Both sides in the Ukrainian conflict have agreed to “all to all” prisoners of war exchange, military hardware withdrawal and humanitarian aid access to the combat zone. Kiev and rebel troops laid down arms as the main ceasefire agreement came into force at 15:00 GMT.
Although RT’s journalist Paula Slier reported from Donetsk on Saturday morning that there is no bombardment or shooting in the city, the rebel military said Kiev troops aren’t observing the ceasefire in full.
Strikes and fighting are continuing in some areas, said Aleksandr Zakharchenko, PM of the Donetsk People’s Republic.
“The problem lies in the conditions of truce, because people of Novorossia do not want to be part of Ukraine – and they will stick to this line,” Gomez said.
He recalled first coming to the Ukrainian city of Lugansk, already suffering under the shells from the Ukrainian army.
“The situation was really dreadful when I arrived in Lugansk. I entered the city via a completely destroyed road. Everything there, restaurants, schools, hospitals and living quarters, was bombed out,” Gomez remembered.
The Spanish volunteer confirmed that for over a month the citizens of Lugansk lived without water, electricity and electric light, with no communications and scarce food supplies – “and all this under unceasing bombardment from the Ukrainian army, which for good measure was saying this was an anti-terrorist operation, while a full-fledged war was underway.”
RIA Novosti / Valeriy Melnikov
“They [Ukrainian troops] exterminated the civilian population with impunity, they do not stop to annihilate districts where [ordinary] people live, where children and old folks die, many people die,” volunteer Gomez said, calling the situation in eastern Ukraine “a catastrophe and a cruel injustice.”
When Ramiro Gomez learnt about the developments unraveling in Ukraine, he simply “could not stay idle when such injustice was being committed.”
“Because all [Western] mass-media couldn’t stop lying and manipulating the events, my idea was to go there [to eastern Ukraine], I couldn’t do otherwise,” he said.
Ramiro Gomez said he was very sorry to see the faces of the children and a large number of the old ones who got caught in this situation because they have nowhere to go, no place to hide, after Ukrainian troops shelled Lugansk.
“I was deeply impressed by the determination and courage of the people, which is decisive and absolutely motivated to get to their dream to become Novorossia and move over from the illegal fascist government, which got to power through coup in Ukraine,” Gomez said.
“They have never sought war, it is the war that found them – and they are going to resist it,” he told RT.
Kingdom announces 900km fence along its northern border, as part of efforts to secure its vast desert frontiers. Last updated: 06 Sep 2014 22:09
Saudi Arabia has unveiled a 900km multi-layered fence along its border with Iraq, as part of efforts to secure the kingdom's vast desert frontiers against infiltrators and smugglers, state media SPA has said. King Abdullah announced the launch of the first stage of the border security programme late on Friday, which stretches from Hafar al-Batin, near the Iraq-Kuwait border to the northeast town of Turaif close to Jordan.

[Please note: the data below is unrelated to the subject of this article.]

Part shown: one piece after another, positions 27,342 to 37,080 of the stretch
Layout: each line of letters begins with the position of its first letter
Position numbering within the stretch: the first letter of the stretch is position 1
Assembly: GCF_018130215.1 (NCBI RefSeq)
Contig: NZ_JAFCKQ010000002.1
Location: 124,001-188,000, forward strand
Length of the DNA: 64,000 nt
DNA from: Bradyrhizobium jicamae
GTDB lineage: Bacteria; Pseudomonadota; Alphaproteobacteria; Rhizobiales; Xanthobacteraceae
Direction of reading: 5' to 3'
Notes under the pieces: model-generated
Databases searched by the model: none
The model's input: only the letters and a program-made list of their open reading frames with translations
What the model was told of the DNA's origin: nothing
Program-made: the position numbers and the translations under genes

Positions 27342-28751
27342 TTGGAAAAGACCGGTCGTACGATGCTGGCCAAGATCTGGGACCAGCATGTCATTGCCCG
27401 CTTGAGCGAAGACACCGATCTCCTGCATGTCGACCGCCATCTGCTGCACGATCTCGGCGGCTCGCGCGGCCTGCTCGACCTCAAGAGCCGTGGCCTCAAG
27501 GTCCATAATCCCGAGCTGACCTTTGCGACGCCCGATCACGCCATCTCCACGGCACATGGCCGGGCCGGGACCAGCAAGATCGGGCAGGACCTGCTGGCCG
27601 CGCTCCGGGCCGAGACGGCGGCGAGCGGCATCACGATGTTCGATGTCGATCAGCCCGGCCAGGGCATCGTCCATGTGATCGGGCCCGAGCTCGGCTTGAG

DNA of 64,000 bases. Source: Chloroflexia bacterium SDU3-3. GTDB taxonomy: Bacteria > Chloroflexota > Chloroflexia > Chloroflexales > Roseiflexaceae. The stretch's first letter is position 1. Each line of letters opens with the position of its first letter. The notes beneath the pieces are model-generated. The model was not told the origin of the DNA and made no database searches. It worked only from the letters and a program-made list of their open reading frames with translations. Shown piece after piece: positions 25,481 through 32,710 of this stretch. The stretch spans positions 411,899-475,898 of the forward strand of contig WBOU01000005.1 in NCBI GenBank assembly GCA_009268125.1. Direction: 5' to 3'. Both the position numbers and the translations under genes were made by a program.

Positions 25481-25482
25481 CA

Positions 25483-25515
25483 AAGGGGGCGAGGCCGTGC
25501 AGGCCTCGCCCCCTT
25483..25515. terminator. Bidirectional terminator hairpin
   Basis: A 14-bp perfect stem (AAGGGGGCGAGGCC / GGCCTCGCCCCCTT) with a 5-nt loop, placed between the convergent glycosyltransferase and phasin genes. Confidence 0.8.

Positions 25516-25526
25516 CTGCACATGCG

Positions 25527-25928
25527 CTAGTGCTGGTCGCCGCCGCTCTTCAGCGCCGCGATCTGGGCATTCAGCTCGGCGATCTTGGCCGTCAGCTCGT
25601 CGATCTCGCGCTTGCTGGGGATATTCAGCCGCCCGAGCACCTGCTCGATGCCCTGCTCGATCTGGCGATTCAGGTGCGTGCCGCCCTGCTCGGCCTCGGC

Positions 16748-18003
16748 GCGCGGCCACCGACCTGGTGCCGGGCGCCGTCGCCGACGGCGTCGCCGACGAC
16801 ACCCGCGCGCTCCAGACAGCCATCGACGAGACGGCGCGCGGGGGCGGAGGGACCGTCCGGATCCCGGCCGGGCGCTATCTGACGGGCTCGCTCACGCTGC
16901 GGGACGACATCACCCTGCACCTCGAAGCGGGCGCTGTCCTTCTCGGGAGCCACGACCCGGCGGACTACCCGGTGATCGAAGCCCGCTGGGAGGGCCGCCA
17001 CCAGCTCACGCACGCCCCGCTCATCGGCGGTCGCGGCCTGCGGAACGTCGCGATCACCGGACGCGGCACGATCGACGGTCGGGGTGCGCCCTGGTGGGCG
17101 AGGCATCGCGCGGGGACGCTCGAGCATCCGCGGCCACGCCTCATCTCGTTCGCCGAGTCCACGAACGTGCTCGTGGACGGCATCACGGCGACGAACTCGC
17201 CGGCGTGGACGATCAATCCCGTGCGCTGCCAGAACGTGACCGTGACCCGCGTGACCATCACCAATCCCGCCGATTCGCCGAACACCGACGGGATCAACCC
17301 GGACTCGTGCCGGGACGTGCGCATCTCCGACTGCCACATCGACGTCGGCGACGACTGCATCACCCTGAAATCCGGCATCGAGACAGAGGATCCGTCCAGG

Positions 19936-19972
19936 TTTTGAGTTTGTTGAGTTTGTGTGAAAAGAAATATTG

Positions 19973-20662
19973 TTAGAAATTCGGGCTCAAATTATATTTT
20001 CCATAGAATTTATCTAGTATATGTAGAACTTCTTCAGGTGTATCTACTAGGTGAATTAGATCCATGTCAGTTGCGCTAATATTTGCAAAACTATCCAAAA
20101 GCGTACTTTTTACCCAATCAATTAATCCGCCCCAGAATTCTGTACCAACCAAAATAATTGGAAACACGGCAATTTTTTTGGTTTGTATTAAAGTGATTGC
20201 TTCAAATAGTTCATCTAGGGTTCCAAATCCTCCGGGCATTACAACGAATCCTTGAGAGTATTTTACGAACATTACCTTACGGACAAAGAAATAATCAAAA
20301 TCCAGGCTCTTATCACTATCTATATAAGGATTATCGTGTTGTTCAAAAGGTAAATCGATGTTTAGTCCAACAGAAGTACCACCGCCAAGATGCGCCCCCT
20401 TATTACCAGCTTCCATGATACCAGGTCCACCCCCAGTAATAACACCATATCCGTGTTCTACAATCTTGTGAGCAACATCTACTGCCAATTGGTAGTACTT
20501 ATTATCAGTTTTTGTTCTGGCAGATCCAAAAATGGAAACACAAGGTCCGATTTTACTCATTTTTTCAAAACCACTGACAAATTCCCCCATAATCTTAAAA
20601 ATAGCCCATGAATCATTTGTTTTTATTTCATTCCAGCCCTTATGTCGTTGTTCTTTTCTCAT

King Abdullah announced the launch of the first stage of the border security programme late on Friday, which stretches from Hafar al-Batin, near the Iraq-Kuwait border to the northeast town of Turaif close to Jordan.
The kingdom has taken huge steps to protect its 800km border with Iraq, and in The project, which includes five layers of fencing equipped with watch towers, night-vision cameras and 50 radars is aimed at cutting the "number of infiltrators, drug, arms and cattle smugglers to zero", SPA said. The border programme, which was first discussed in 2006, came amid growing concern over neighbouring Iraq's deteriorating security situation.
In 2009, Riyadh signed a deal with European aerospace and defence contractors EADS to secure the Iraq border, but with increasing fears over infiltration by anti-government groups and al-Qaeda, the interior ministry expanded the scope to cover all the country's borders.
Saudi Arabia has also struggled to battle domestic terrorism since al-Qaeda first launched a string of attacks around a decade ago aimed at toppling the monarchy. Saturday's announcement comes amid the advance of the Islamic State group who have seized large swathes of territory in Iraq and Syria. July sent 30,000 soldiers to its border with Iraq after Iraqi soldiers withdrew from the area.
Relations between Saudi Arabia and Iraq have been deeply strained since Riyadh accused the outgoing Iraqi prime minister, Nouri al-Maliki, of creating the conditions for the Islamic State group to emerge by marginalising its Sunni Arab minority.
Al Jazeera and agencies